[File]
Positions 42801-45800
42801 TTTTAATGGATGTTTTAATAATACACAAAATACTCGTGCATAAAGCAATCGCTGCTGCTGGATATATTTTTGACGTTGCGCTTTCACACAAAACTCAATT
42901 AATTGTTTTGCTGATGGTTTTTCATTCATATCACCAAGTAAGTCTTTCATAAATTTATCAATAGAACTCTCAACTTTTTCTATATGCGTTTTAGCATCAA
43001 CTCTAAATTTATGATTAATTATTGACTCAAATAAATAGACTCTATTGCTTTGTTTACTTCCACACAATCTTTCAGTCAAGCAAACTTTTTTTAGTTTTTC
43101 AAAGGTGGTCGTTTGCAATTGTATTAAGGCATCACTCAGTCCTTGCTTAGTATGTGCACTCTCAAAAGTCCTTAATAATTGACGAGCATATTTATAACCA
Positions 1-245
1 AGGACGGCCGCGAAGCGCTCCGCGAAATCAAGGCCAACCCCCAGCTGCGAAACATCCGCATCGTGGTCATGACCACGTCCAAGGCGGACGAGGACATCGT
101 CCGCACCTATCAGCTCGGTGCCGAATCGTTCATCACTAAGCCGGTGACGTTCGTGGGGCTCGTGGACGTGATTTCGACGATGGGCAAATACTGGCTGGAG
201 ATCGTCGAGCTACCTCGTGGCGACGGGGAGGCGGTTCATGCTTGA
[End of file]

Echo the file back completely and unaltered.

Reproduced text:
Positions 42801-45800
42801 TTTTAATGGATGTTTTAATAATACACAAAATACTCGTGCATAAAGCAATCGCTGCTGCTGGATATATTTTTGACGTTGCGCTTTCACACAAAACTCAATT
42901 AATTGTTTTGCTGATGGTTTTTCATTCATATCACCAAGTAAGTCTTTCATAAATTTATCAATAGAACTCTCAACTTTTTCTATATGCGTTTTAGCATCAA
43001 CTCTAAATTTATGATTAATTATTGACTCAAATAAATAGACTCTATTGCTTTGTTTACTTCCACACAATCTTTCAGTCAAGCAAACTTTTTTTAGTTTTTC
43101 AAAGGTGGTCGTTTGCAATTGTATTAAGGCATCACTCAGTCCTTGCTTAGTATGTGCACTCTCAAAAGTCCTTAATAATTGACGAGCATATTTATAACCA
Positions 1-245
1 AGGACGGCCGCGAAGCGCTCCGCGAAATCAAGGCCAACCCCCAGCTGCGAAACATCCGCATCGTGGTCATGACCACGTCCAAGGCGGACGAGGACATCGT
101 CCGCACCTATCAGCTCGGTGCCGAATCGTTCATCACTAAGCCGGTGACGTTCGTGGGGCTCGTGGACGTGATTTCGACGATGGGCAAATACTGGCTGGAG
201 ATCGTCGAGCTACCTCGTGGCGACGGGGAGGCGGTTCATGCTTGA